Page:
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Key Factors to Consider When Making a Will

By Kormans LLP

Making plans for what happens to your assets after your death can be overwhelming and it is something that a lot of people try to avoid as long as possible. However, it is actually in your best interest to make a Will outlining the wishes for your Estate sooner rather than later.

In Ontario, the legislation that covers what happens to an individual’s Estate following death is the Succession Law Reform Act. In order to deal with an individual’s Estate following death, it is mandatory to apply for a Certificate of Appointment of Estate Trustee. The person who is appointed as the official Trustee (sometimes referred to as the Executor) in the eyes of the court then has the authority to act on behalf of the deceased in their Estate matters. The process to apply for this Certificate can be very arduous without a Will as opposed to with a Will.

Your Will is a legally binding document that outlines your wishes and instructions on multiple vital issues following your death.

The first issue to consider is the appointment of a Trustee. You may prefer either a sole Trustee or multiple individuals who may act either jointly or jointly and severally. It is the duty of the Trustee to comply with your Will and act in the best interest of your beneficiaries.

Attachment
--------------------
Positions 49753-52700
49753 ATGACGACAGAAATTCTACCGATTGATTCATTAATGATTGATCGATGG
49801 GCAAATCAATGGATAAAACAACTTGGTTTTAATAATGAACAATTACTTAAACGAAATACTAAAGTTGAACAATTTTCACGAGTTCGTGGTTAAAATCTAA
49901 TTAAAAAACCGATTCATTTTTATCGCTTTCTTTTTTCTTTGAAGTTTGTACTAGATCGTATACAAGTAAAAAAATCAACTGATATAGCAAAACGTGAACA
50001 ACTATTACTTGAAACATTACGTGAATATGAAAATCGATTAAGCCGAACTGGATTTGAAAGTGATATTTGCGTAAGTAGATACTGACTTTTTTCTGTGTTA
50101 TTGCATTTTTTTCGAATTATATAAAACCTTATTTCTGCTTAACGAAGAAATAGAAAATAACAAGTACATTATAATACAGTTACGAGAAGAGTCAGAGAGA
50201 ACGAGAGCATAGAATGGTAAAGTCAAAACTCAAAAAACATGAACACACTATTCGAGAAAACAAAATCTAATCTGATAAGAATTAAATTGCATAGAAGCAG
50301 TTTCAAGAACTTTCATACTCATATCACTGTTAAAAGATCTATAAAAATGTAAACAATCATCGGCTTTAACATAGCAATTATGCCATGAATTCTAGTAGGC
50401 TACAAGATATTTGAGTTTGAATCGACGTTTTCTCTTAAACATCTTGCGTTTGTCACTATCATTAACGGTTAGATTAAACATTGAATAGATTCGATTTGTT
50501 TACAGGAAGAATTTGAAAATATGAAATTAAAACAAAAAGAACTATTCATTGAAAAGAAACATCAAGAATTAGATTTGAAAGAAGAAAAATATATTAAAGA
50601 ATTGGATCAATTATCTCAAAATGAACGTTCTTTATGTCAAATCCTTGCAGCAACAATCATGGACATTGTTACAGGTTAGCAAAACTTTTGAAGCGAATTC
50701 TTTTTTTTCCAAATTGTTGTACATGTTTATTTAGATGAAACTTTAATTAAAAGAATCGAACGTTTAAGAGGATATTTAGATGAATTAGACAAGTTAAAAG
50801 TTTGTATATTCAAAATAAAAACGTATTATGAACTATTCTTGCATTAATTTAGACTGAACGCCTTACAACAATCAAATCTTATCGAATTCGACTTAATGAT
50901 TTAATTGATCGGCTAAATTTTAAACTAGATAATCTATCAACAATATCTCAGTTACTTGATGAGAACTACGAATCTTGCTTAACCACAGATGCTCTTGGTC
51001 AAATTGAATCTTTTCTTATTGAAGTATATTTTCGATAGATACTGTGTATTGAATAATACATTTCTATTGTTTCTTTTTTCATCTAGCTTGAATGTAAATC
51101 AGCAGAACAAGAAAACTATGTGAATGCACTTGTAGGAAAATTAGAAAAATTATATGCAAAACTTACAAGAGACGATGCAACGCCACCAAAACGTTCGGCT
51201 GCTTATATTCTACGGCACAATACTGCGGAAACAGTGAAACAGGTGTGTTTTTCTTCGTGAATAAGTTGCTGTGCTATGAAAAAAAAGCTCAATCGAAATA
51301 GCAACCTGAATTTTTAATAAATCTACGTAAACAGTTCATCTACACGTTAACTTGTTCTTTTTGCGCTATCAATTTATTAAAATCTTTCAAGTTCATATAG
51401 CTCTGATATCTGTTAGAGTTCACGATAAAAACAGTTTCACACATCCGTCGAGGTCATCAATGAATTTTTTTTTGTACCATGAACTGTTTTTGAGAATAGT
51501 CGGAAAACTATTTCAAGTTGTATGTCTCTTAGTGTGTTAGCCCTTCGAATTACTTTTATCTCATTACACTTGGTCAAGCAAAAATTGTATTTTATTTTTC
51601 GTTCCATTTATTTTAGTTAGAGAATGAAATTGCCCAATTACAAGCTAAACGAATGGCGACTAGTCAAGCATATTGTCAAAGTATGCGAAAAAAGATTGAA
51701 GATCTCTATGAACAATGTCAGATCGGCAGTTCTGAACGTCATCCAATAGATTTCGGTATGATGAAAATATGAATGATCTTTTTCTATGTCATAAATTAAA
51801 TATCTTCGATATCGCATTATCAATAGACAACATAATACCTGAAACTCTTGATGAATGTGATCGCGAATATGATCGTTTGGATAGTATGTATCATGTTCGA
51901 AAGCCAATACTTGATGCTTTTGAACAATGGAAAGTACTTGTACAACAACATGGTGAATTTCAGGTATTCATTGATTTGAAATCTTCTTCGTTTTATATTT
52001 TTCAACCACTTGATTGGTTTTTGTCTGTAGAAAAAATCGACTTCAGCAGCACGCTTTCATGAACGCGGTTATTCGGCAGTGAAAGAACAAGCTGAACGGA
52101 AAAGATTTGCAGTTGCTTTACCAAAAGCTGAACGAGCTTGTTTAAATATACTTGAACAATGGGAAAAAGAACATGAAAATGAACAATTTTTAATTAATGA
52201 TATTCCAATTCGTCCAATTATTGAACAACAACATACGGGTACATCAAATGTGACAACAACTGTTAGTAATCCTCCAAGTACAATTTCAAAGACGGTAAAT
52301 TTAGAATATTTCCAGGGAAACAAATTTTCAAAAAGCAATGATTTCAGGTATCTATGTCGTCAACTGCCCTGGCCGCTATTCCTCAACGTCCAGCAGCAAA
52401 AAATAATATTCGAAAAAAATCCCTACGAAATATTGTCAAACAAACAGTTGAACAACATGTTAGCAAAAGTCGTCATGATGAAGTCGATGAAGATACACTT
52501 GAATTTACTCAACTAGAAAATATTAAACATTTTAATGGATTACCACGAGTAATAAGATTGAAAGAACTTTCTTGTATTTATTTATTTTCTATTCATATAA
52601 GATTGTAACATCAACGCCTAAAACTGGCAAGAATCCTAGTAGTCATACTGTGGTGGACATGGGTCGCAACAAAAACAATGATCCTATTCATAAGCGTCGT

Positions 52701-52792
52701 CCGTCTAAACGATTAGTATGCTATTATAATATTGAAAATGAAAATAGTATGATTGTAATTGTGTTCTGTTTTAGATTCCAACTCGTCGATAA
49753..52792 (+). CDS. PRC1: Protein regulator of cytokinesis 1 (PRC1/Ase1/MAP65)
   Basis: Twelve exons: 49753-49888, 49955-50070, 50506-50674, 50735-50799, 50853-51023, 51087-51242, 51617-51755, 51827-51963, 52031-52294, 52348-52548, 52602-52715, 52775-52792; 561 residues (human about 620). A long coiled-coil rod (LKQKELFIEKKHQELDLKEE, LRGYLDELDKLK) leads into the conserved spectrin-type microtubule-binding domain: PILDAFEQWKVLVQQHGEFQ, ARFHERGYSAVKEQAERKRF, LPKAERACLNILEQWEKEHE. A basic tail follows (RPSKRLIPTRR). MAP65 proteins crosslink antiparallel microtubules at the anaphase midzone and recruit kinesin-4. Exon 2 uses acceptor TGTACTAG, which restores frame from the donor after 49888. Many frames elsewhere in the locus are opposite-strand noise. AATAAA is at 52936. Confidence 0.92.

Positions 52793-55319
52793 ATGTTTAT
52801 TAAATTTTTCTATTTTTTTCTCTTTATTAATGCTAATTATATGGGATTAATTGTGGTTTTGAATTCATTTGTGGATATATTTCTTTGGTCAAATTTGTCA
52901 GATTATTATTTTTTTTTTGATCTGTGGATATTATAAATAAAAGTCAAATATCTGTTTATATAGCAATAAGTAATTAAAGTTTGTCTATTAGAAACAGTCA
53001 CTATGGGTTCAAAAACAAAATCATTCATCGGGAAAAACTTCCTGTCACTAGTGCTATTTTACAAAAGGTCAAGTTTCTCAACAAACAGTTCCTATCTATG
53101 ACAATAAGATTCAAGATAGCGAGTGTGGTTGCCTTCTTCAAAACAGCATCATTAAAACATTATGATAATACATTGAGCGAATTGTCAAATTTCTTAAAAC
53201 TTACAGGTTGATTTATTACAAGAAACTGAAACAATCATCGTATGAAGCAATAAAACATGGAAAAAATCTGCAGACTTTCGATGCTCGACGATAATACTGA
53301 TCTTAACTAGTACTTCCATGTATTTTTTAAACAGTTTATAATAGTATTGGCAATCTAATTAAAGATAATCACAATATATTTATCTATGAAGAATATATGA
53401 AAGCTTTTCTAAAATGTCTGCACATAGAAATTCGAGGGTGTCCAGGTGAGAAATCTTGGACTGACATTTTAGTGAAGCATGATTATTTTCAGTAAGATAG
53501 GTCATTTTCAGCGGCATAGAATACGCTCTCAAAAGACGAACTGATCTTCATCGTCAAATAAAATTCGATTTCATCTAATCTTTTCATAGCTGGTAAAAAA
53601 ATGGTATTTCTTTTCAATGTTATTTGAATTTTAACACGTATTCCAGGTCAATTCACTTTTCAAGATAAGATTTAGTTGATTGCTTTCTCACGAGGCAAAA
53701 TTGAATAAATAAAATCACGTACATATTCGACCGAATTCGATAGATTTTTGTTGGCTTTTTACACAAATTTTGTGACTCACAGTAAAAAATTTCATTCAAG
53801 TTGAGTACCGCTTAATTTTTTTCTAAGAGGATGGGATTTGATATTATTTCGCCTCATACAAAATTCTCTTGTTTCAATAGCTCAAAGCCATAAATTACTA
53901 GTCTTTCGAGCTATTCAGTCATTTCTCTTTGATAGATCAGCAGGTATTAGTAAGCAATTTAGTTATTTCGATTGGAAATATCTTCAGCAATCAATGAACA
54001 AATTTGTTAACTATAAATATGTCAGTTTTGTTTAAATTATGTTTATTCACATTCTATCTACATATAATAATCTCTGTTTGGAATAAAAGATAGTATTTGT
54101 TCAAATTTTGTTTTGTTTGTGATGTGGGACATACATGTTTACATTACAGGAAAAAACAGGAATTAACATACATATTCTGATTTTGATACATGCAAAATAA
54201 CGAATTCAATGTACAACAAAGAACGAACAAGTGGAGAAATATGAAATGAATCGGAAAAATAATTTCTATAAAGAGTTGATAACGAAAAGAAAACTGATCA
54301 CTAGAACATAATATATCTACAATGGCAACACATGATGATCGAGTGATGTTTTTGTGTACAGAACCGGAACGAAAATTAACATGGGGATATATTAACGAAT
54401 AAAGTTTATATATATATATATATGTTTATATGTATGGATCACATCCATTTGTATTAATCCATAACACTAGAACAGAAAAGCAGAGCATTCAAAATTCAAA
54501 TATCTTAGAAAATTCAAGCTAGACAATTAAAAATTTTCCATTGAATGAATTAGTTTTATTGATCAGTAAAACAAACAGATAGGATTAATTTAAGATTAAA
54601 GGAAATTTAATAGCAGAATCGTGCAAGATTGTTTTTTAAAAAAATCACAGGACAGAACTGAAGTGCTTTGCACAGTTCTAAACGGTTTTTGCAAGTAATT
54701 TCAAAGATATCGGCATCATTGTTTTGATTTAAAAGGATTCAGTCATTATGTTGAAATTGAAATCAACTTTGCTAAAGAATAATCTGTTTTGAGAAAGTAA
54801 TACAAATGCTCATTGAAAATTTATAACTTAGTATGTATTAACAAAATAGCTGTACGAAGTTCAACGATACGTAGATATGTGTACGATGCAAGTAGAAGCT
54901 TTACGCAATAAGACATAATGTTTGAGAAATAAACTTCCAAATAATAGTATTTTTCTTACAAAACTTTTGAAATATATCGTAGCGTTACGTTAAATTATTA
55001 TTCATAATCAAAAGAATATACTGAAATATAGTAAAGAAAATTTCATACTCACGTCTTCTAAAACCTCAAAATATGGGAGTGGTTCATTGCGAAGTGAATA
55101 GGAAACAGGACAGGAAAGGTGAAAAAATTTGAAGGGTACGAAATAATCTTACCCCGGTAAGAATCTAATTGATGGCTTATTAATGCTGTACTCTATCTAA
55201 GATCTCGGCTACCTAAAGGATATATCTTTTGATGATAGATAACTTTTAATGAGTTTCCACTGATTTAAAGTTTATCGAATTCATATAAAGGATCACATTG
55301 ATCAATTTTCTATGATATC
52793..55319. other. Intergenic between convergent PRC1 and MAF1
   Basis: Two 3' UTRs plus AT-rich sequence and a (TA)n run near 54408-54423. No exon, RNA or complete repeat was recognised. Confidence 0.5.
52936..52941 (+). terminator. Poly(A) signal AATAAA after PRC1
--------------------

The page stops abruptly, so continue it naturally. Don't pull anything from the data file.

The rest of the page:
Another key matter that your Will could address are instructions with regards to your body following death. Preference for either a burial, cremation or other methods of disposal and any other funeral arrangements could be outlined in your Will.

For most people, the most significant section of the Will is the one that tackles Beneficiaries. It is important to outline the age at which the Beneficiaries may directly access what they are entitled to from your estate. Often times it is considered wise to insert an age at which the Beneficiaries will be mature enough to make prudent decisions with the assets they inherit. Your Will can also be utilized to address who gets access to the assets left to a certain Beneficiary should that Beneficiary predecease you.

If applicable, another vital area that can be addressed in the Will is the custody of minor children following your death.

Finally, it should be pointed out that it is almost impossible to make a perfect Will that will address your wishes that will last throughout your lifetime. It is always recommended to update your Will to change the appointed Trustee or Beneficiaries or following changes in your personal life such as separation/divorce from a spouse. Minor changes to existing Wills can be made via a legal document known as a Codicil, however sometimes it is recommended to simply make a new Will.



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Taimoor Qureshi is an Associate Lawyer with Kormans LLP.  You can reach Taimoor at All blog entries are for your reading pleasure only and are not posted to provide legal advice. For your matter, we encourage you to consult with a lawyer to review and discuss your specific facts and circumstances.